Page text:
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What questions should one ask a prospective IT consultant?

Scout Young's Profile

We're a small oil & gas company -  what are the "must ask" questions we should pose to a prospective IT consultant?

Answers

Topic Expert
Donald Koscheka
Title: Principal
Company: Bluecloud Communications
(Principal, Bluecloud Communications) |

If you're a small company, presumably you'll be hiring a 'generalist' to help you put together your IT infrastructure. This is a pretty broad area, but having been an IT consultant, I can offer some pointers:

(1) Identify their area of expertise. Are they 'infrastructure focused' or 'solution focused'? If you are asking them to build servers, install software, etc. you're going to want someone who is more infrastructure focused.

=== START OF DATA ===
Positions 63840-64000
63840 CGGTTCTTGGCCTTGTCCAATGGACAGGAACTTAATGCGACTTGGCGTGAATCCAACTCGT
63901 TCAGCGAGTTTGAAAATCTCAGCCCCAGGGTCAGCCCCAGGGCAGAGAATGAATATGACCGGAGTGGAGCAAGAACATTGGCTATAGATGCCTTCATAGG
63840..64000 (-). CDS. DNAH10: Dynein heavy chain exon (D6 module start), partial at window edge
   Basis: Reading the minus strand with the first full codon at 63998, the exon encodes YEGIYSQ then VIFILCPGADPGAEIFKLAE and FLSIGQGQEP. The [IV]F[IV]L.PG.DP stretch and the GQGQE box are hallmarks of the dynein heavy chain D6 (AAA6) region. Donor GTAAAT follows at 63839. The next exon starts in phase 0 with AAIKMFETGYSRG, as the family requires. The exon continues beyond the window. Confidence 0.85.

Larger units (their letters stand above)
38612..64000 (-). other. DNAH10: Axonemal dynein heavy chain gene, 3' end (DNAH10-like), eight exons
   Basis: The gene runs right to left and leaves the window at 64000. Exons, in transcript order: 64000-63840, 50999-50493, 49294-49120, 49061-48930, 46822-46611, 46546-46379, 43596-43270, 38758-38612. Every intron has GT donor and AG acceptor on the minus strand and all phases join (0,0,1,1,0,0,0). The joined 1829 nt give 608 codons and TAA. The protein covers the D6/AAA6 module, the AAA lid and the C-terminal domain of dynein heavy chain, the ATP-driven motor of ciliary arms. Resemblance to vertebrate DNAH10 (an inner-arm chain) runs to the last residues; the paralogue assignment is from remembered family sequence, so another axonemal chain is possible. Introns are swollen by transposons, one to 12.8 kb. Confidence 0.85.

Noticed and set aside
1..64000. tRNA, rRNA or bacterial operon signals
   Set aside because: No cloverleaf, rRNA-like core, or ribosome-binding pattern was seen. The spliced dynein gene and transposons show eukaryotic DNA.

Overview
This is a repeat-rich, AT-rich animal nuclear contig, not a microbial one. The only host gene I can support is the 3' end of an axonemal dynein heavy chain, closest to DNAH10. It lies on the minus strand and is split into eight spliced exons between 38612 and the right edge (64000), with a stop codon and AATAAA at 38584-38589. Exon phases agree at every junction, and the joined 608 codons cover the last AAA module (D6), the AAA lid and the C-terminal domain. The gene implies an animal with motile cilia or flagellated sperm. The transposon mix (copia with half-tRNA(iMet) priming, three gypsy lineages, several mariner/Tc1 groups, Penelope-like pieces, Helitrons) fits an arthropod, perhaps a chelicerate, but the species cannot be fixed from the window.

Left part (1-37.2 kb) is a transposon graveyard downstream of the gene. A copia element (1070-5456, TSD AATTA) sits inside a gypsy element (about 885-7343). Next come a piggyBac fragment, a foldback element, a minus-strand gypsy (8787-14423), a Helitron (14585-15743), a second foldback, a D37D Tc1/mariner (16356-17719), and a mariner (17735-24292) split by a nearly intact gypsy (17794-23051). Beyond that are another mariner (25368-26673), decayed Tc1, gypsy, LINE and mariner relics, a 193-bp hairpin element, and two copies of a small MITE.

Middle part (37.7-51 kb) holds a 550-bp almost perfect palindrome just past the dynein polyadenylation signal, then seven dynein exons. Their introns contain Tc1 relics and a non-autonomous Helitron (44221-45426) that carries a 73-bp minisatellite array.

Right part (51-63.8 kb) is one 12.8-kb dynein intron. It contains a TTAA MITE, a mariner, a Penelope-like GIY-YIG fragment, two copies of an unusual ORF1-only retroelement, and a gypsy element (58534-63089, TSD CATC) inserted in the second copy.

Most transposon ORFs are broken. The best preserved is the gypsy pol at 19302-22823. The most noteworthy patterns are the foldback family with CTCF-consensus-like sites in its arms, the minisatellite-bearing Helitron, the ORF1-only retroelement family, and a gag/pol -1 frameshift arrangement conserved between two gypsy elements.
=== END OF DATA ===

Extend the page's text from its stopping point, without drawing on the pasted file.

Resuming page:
(2) Determine what criteria they use for making design decisions. Most IT people tend to be biased toward one particular technology, like Microsoft Windows or Linux, so their decisions are based on what they are comfortable with. Don't settle for that - you need them to make decisions that you're comfortable with. Ask: What platforms do you have experience with? Ideally, they will have worked across multiple platforms (windows, mac, unix, etc).

(3) Do they have the skills needed to make cost/benefit trade-offs. As a small business, you're likely to have limited resources, so you want your IT solutions to be designed to your budget and your needs. You want your IT consultant to be able to help you make sound financial decisions as well as good technical decisions.

(4) Do they have any vendor affiliations that might bias their decisions? Some IT consultants have partnerships with vendors like Oracle and Microsoft. Because they can potentially make some extra money by selling you products they represent, they are more likely to recommend those products. This is not necessarily bad, but you will want to know about these relationships before the fact.